Joy Paul Guilford (March 7, 1897 – November 26, 1987) was an American psychologist best remembered for his psychometric study of human intelligence, including the distinction between convergent and divergent production.
James Robert Flynn FRSNZ (born 1934) is a New Zealand intelligence researcher.
Job analysis (also known as work analysis) is a family of procedures to identify the content of a job in terms of activities involved and attributes or job requirements needed to perform the activities.
Job performance assesses whether a person performs a job well.
John Bissell Carroll (June 5, 1916 – July 1, 2003) was an American psychologist known for his contributions to psychology, educational linguistics and psychometrics.
John D. Bransford holds the Shauna C. LarsonUniversity Professor of Education and Psychology at the University of Washington in Seattle.
John Leonard Horn (September 7, 1928 – August 18, 2006) was a scholar, cognitive psychologist and a pioneer in developing theories of multiple intelligence.
John Wiley & Sons, Inc., also referred to as Wiley, is a global publishing company that specializes in academic publishing.
The Kaufman Assessment Battery for Children (KABC) is a clinical instrument (psychological diagnostic test) for assessing cognitive development.
Keith E. Stanovich is Emeritus Professor of Applied Psychology and Human Development, University of Toronto and former Canada Research Chair of Applied Cognitive Science.
In statistics, latent variables (from Latin: present participle of lateo (“lie hidden”), as opposed to observable variables), are variables that are not directly observed but are rather inferred (through a mathematical model) from other variables that are observed (directly measured).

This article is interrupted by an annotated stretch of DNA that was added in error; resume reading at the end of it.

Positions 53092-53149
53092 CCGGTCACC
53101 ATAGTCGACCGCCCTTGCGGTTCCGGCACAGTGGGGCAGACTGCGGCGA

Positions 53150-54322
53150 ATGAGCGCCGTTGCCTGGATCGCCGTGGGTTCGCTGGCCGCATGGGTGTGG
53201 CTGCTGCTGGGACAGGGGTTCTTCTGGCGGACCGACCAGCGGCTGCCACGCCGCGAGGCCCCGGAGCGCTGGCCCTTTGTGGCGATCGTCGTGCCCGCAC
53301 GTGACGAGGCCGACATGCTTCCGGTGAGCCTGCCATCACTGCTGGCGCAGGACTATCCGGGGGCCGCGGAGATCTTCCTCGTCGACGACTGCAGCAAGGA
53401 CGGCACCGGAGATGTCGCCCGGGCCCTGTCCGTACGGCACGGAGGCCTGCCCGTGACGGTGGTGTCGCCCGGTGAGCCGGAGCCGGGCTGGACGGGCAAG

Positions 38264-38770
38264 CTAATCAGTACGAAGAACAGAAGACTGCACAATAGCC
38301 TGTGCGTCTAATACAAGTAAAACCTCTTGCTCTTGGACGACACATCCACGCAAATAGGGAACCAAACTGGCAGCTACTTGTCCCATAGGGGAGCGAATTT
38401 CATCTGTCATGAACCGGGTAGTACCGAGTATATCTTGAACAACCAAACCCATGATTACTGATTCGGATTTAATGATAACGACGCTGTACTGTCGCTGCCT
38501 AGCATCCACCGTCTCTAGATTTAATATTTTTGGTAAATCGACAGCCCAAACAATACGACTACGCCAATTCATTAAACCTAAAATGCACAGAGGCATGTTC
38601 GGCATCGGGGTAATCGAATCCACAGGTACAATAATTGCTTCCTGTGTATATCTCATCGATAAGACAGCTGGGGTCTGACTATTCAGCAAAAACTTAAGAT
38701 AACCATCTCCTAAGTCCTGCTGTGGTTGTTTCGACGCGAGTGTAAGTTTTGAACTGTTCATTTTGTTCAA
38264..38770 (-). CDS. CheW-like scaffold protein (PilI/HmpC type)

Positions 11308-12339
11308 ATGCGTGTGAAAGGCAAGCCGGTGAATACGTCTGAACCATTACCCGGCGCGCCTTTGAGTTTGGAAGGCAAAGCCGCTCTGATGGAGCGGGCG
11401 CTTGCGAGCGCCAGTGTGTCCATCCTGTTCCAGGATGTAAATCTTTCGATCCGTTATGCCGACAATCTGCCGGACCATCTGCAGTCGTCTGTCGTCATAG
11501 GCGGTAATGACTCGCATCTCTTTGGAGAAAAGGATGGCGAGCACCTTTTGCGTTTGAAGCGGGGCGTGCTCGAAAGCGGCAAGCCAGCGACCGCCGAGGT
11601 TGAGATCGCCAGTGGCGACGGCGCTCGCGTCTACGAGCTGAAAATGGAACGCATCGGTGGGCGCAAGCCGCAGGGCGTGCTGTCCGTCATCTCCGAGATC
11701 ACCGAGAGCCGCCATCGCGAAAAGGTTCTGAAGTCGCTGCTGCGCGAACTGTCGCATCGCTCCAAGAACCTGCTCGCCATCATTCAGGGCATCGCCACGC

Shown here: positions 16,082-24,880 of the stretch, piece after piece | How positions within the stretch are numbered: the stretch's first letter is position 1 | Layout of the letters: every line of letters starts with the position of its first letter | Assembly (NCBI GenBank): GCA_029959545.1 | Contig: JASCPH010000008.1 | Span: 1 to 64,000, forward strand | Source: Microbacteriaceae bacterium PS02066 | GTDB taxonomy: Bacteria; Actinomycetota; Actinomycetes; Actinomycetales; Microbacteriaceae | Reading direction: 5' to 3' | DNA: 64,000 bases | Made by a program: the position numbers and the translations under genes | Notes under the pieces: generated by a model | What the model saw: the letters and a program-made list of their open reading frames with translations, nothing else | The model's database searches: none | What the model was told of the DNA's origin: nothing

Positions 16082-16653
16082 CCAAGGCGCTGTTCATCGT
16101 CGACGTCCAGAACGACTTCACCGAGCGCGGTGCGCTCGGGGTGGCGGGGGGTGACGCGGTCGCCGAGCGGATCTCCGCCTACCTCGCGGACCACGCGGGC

A latent variable model is a statistical model that relates a set of observable variables (so-called manifest variables) to a set of latent variables.
Lead is a chemical element with symbol Pb (from the Latin plumbum) and atomic number 82.
Lev Semyonovich Vygotsky (p; – June 11, 1934) was a Soviet psychologist, the founder of an unfinished theory of human cultural and bio-social development commonly referred to as cultural-historical psychology, a prominent advocate for a new theory of consciousness, the "psychology of superman", and leader of the Vygotsky Circle (also referred to as "Vygotsky-Luria Circle").
Lewis Madison Terman (January 15, 1877 – December 21, 1956) was an American psychologist and author.
In statistics, the logistic model (or logit model) is a statistical model that is usually taken to apply to a binary dependent variable.
Louis Leon Thurstone (29 May 1887 – 30 September 1955) was a U.S. pioneer in the fields of psychometrics and psychophysics.
The median is the value separating the higher half of a data sample, a population, or a probability distribution, from the lower half.
Mensa is the largest and oldest high IQ society in the world.
Mental age is a concept related to intelligence.
Mental chronometry is the use of response time in perceptual-motor tasks to infer the content, duration, and temporal sequencing of cognitive operations.
The Mental Rotations Test is a test of spatial ability by Steven G. Vandenberg and Allan R. Kuse, first published in 1978.
Mercury is a chemical element with symbol Hg and atomic number 80.
In mathematics, a monotonic function (or monotone function) is a function between ordered sets that preserves or reverses the given order.
Mortality rate, or death rate, is a measure of the number of deaths (in general, or due to a specific cause) in a particular population, scaled to the size of that population, per unit of time.